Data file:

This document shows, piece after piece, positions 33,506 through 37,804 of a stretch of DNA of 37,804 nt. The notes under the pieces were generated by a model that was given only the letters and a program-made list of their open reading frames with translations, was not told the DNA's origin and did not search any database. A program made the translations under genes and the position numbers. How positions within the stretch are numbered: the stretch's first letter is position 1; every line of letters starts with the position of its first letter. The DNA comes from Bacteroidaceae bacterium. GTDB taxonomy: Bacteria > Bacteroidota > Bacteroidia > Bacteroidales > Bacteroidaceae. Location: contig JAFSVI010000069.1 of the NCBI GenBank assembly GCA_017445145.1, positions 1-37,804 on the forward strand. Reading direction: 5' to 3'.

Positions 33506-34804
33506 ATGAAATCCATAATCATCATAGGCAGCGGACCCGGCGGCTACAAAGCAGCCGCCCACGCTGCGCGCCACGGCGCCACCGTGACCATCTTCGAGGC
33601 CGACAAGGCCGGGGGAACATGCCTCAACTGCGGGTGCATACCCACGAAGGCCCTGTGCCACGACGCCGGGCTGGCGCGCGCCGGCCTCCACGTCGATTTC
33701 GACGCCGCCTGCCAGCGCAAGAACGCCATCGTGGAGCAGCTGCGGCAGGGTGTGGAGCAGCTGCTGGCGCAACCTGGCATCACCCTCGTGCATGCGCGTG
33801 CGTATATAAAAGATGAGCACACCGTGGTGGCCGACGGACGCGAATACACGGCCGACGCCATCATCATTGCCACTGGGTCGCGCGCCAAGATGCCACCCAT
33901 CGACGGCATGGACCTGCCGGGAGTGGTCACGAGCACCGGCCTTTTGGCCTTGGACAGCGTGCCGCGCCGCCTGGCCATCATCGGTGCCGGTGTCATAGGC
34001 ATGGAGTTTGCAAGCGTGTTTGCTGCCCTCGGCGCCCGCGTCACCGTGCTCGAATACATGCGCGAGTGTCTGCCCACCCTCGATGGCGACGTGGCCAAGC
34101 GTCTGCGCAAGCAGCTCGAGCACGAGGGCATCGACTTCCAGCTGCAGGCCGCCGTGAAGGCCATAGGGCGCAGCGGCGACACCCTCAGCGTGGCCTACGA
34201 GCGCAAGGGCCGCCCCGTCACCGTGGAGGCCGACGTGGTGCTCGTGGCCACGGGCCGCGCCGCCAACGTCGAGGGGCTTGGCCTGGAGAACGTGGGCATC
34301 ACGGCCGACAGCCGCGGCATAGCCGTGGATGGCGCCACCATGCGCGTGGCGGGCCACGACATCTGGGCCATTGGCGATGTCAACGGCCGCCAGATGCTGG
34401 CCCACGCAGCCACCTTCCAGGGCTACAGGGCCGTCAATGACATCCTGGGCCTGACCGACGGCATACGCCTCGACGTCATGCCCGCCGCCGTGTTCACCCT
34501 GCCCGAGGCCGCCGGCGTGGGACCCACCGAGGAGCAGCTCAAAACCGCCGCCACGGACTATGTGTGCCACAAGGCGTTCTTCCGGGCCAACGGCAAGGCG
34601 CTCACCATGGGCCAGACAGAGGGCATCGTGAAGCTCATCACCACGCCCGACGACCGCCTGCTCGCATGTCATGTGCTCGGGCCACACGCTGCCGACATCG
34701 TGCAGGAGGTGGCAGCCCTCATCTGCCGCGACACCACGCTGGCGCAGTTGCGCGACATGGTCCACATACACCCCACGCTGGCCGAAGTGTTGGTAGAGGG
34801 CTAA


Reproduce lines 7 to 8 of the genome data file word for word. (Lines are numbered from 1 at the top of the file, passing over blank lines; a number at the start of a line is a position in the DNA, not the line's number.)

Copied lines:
33901 CGACGGCATGGACCTGCCGGGAGTGGTCACGAGCACCGGCCTTTTGGCCTTGGACAGCGTGCCGCGCCGCCTGGCCATCATCGGTGCCGGTGTCATAGGC
34001 ATGGAGTTTGCAAGCGTGTTTGCTGCCCTCGGCGCCCGCGTCACCGTGCTCGAATACATGCGCGAGTGTCTGCCCACCCTCGATGGCGACGTGGCCAAGC